I think often about what it will be like to arrive in Santiago and stand in front of the church. Every time I think about it, dream about it or read about another pilgrim’s account of their arrival, I’m overcome with these same emotions and tears.

It truly feels like I’m letting go of a small piece of what I need to let go each time, and I’m hoping that will clear up some more space for me to accept and learn what I need to as my Camino continues.

Yes, my Camino has already begun, and I look forward to seeing how I change and grow over the next year. I wonder how I will really react and feel after this year of journey. Will arriving in Santiago feel like the end of a journey? I suspect it will feel like a stop along the way. It will have some finality, but really it will just be a major milestone.

10 thoughts on “Guest Post – Meghan

  1. I love the way sometimes we are overcome by spirit and can envision new possibilities for ourselves. To me, it always feels like an invitation from God to change direction, enrich both my life and others’.I know I am always free to choose, but this kind of experience that bubbles over with emotion feels like my soul speaking, saying to me that its time for new dreams, time to live instead of just existing.I never resist -I’m too curious, too hungry to know more.Time for becoming, rather than being. I’m so happy for you, Pilgrim, that in spite of the tears, you remain open and willing,hungry for new,beautiful things. Congratulations, and bon Camino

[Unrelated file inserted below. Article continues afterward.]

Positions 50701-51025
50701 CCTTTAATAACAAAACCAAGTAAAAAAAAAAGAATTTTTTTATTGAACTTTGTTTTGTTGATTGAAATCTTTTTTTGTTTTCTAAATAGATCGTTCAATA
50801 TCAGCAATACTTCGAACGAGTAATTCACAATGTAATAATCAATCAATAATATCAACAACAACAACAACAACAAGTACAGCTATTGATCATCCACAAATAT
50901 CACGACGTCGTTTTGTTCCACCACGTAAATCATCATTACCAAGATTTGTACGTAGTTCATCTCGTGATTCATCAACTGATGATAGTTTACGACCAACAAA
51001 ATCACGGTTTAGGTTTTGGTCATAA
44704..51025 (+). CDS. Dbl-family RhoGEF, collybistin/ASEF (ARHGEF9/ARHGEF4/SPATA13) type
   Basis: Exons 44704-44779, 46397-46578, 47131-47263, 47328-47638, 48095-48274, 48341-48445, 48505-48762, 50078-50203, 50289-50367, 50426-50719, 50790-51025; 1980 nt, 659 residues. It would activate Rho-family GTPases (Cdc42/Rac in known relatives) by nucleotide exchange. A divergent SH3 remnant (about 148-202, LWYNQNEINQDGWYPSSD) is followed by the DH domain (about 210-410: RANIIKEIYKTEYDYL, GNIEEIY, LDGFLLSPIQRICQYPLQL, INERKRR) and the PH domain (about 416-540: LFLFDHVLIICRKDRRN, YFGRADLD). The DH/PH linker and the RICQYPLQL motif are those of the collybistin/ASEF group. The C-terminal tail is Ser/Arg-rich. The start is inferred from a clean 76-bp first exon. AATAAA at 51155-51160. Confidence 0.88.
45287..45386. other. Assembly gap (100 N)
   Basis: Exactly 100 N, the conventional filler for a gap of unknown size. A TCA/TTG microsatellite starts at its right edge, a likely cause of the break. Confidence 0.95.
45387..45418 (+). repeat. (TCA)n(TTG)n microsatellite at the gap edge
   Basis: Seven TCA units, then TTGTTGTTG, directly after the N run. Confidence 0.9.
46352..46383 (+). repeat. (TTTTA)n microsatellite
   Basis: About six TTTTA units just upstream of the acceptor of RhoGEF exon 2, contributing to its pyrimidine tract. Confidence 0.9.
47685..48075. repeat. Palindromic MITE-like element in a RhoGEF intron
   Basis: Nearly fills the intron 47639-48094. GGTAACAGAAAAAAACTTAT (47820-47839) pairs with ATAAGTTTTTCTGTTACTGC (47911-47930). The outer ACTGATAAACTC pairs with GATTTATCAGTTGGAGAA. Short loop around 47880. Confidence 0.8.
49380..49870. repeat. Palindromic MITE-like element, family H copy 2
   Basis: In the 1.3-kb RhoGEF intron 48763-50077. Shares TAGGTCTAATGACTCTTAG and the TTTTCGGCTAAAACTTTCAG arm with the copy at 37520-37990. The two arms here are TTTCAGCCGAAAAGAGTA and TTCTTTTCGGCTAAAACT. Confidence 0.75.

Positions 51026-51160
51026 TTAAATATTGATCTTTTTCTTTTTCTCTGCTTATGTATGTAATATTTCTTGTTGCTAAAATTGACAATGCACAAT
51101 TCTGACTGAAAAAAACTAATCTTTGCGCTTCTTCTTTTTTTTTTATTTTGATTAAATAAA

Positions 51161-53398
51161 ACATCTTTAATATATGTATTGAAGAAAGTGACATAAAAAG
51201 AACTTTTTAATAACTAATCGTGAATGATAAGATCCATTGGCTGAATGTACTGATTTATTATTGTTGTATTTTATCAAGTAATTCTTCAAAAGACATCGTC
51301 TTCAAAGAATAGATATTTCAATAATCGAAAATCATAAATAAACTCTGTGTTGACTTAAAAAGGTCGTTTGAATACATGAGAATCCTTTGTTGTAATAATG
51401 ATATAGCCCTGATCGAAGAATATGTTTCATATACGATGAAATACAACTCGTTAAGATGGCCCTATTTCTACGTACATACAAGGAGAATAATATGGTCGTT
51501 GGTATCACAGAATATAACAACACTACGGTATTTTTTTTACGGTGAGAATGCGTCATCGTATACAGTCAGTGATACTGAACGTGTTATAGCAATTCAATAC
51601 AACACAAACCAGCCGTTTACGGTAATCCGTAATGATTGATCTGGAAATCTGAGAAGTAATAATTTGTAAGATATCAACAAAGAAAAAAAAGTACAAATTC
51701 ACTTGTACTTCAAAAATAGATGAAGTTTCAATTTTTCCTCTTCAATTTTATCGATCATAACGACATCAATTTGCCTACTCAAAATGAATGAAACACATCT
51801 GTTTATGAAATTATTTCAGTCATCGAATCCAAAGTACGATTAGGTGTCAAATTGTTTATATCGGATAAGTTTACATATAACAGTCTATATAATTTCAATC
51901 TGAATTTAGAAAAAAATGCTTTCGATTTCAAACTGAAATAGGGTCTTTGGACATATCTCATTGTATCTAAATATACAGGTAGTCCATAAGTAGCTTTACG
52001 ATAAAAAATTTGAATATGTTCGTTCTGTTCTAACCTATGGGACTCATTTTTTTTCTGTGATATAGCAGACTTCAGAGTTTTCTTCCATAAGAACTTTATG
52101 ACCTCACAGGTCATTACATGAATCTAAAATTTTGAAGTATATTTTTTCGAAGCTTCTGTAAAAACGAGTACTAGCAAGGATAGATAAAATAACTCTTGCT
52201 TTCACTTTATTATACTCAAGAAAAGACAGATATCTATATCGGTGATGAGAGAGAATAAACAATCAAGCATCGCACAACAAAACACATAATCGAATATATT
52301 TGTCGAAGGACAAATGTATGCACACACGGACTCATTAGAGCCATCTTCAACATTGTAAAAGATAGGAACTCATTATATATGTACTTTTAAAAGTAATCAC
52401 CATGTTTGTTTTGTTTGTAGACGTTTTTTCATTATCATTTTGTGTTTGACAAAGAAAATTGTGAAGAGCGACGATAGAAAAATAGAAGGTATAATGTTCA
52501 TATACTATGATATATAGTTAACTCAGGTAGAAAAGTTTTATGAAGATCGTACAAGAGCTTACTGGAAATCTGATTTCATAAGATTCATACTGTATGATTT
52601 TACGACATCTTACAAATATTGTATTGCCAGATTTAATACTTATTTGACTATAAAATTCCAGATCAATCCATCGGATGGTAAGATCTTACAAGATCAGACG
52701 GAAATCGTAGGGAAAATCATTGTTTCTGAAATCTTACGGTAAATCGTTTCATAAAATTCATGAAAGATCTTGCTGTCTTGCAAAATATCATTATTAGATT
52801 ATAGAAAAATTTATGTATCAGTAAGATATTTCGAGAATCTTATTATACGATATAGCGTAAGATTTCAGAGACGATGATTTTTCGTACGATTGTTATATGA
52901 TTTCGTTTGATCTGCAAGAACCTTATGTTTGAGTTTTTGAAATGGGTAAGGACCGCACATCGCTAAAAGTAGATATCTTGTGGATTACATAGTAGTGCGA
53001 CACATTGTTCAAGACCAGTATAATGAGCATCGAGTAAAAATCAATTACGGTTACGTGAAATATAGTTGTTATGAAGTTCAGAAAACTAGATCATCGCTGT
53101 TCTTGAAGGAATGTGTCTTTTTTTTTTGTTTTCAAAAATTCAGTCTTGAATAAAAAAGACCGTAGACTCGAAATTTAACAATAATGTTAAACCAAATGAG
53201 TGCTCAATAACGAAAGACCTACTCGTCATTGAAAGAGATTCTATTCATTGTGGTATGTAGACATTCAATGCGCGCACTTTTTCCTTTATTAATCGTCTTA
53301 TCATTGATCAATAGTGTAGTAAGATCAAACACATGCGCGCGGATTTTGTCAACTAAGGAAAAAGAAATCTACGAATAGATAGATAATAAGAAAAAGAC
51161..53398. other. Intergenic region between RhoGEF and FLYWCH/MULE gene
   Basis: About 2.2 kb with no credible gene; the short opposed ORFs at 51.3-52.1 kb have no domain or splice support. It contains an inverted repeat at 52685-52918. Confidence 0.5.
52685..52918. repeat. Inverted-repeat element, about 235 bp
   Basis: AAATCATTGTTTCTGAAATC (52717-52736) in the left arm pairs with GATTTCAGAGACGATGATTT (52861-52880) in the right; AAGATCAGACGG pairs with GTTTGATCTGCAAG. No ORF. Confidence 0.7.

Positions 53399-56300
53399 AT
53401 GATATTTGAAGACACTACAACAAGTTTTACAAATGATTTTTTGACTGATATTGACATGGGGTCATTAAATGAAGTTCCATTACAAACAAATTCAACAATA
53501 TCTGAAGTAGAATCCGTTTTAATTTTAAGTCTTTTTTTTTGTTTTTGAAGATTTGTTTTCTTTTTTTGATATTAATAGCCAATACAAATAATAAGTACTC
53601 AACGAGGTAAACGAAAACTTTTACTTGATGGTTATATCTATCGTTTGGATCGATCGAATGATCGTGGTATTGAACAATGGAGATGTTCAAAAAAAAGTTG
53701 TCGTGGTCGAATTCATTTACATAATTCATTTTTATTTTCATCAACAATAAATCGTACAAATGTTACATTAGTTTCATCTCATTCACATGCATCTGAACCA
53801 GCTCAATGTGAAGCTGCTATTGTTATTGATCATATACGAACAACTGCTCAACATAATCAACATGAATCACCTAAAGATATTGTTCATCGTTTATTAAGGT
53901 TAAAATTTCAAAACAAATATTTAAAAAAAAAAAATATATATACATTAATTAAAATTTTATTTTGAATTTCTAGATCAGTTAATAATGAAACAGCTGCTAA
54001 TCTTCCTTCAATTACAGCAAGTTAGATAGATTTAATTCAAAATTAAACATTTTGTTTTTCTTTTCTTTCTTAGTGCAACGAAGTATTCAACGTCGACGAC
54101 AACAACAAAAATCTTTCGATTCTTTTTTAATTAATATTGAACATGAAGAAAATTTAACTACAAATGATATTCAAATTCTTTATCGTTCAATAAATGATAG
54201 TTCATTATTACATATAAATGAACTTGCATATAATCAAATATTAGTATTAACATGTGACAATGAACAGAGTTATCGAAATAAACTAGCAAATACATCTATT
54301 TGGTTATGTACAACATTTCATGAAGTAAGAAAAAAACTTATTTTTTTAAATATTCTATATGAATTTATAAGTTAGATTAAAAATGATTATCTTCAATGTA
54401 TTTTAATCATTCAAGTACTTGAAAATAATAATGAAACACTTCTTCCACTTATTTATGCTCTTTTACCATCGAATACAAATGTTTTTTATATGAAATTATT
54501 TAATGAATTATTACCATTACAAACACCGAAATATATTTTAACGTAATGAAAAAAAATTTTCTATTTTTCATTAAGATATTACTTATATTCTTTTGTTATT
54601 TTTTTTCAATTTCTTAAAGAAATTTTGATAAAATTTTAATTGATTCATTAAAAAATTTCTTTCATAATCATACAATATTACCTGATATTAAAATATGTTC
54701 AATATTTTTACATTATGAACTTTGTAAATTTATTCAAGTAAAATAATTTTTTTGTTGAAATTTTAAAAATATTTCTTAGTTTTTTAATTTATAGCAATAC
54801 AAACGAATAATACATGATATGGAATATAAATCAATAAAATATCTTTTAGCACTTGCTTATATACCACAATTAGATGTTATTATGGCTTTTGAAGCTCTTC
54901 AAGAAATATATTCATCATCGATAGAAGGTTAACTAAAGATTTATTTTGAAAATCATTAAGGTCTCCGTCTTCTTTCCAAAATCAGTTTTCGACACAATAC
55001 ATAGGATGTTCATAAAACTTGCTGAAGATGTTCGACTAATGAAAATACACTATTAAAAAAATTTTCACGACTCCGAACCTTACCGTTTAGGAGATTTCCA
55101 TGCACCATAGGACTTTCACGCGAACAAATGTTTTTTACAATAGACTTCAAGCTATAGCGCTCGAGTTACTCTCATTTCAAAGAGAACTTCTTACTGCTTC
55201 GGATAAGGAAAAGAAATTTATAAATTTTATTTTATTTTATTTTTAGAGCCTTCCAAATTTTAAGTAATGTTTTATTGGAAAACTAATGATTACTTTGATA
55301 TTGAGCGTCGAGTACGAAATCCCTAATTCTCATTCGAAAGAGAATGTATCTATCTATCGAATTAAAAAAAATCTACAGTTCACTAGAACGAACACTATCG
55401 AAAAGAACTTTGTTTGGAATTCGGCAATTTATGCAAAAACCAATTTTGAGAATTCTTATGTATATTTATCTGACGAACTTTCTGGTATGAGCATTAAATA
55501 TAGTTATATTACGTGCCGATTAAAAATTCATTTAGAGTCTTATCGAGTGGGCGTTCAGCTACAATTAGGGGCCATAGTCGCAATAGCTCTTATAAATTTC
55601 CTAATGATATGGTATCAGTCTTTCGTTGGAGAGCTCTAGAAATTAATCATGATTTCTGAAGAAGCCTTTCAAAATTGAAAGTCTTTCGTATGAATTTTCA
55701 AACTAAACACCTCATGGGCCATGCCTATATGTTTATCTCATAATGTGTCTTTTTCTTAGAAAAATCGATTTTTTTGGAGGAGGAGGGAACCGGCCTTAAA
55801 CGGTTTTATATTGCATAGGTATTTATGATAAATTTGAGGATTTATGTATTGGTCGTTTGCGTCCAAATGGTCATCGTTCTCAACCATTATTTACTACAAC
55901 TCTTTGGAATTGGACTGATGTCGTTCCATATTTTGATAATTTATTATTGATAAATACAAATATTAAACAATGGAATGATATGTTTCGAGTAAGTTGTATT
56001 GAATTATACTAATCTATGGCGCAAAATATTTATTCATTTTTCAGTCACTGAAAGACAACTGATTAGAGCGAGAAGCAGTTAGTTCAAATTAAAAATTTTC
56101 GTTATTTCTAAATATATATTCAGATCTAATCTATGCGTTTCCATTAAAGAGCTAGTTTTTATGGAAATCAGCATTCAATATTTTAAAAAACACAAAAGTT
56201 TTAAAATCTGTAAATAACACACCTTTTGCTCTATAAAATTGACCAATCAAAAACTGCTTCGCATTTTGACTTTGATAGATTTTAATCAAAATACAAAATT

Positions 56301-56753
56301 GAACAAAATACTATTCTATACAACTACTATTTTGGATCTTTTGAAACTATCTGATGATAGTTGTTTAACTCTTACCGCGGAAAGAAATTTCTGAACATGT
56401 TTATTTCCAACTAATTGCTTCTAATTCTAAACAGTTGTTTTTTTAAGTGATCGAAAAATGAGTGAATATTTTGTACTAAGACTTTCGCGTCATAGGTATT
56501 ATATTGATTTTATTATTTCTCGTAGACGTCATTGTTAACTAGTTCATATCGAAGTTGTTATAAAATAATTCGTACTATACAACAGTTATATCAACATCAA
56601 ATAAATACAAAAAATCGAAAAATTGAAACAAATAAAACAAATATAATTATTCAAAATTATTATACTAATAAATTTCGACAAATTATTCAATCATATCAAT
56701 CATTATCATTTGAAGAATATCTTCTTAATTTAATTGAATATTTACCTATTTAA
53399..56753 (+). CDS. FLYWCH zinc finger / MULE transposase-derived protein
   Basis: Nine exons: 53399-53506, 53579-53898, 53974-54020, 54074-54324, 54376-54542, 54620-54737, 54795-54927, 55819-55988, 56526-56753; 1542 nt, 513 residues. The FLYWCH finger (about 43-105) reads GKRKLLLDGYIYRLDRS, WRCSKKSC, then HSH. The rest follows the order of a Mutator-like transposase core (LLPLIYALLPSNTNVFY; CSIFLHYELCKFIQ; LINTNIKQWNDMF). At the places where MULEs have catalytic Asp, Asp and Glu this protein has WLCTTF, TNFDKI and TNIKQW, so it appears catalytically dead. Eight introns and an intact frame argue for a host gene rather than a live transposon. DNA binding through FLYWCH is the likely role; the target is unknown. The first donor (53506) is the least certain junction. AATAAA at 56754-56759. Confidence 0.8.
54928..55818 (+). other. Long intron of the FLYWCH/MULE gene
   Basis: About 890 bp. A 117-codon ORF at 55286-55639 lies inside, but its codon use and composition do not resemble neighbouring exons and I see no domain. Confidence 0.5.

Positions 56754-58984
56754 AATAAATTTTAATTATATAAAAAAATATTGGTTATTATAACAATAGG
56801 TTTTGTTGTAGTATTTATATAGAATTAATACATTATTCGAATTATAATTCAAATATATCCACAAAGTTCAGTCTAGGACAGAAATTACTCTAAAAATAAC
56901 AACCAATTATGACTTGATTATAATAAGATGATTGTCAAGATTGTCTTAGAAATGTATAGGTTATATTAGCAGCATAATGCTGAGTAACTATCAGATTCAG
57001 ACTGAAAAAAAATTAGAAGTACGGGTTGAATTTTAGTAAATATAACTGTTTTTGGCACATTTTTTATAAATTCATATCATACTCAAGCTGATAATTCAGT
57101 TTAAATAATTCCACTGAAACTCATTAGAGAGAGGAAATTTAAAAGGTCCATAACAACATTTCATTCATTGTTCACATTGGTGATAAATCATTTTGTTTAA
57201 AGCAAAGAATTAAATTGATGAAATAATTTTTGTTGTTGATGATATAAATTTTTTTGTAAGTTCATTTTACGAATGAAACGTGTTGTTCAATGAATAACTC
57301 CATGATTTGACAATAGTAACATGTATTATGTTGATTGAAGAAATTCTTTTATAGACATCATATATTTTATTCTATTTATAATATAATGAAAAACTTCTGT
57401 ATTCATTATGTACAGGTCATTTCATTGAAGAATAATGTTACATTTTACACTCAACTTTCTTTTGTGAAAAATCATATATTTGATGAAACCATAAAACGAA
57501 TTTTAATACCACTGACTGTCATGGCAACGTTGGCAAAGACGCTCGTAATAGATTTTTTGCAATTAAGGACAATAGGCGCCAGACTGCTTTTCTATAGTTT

• Thank you for your words of comfort and encouragement, Sister. It has taken me a little while to get there but I have stopped resisting and this summer has been full of positive energy, curiosity, pursuing dreams and happiness. It has been a summer of becoming, as you say, rather than being. I feel like you really are spot on when you say that it feels like my soul speaking. Thank you.


  2. Hi, Meghan –

    I easily relate to much of what you have written – the vagaries of modern “professional life”, the tension between career (or “job”) and meaningfulness and a desire for more simplicity. Here’s a relevant quote from a favorite essayist/poet/philosopher/farmer that keeps coming back to me almost a year after I finished my walk.

    “To make a living doesn’t mean to make a killing, it means to have enough.” (Wendell Berry)

    Regarding arrival at the Cathedral, perhaps you could settle for no expectation on that event? My first arrival, about a month after strolling out of SJPP was a non-event for me. “Hunh… I just walked about 500 miles. I’ve never done that before.” Absolutely barren of any further emotion, I separated myself from those who were having extraordinary and wonderful emotional moments. (I did not want to take the risk of fouling a personally sacred atmosphere.)

    You may have a “moment”, you may not. It is common to possess the experience but not unanimous.

    Perceiving a lack (in myself), I walked onto Muxia, Finisterra and back to SdC. Just a momentary flicker of emotion as I stood in the plaza once again. “Oh, well…..” So, having established the personal emotional range of a damp teacloth, I found a bed and cleaned up.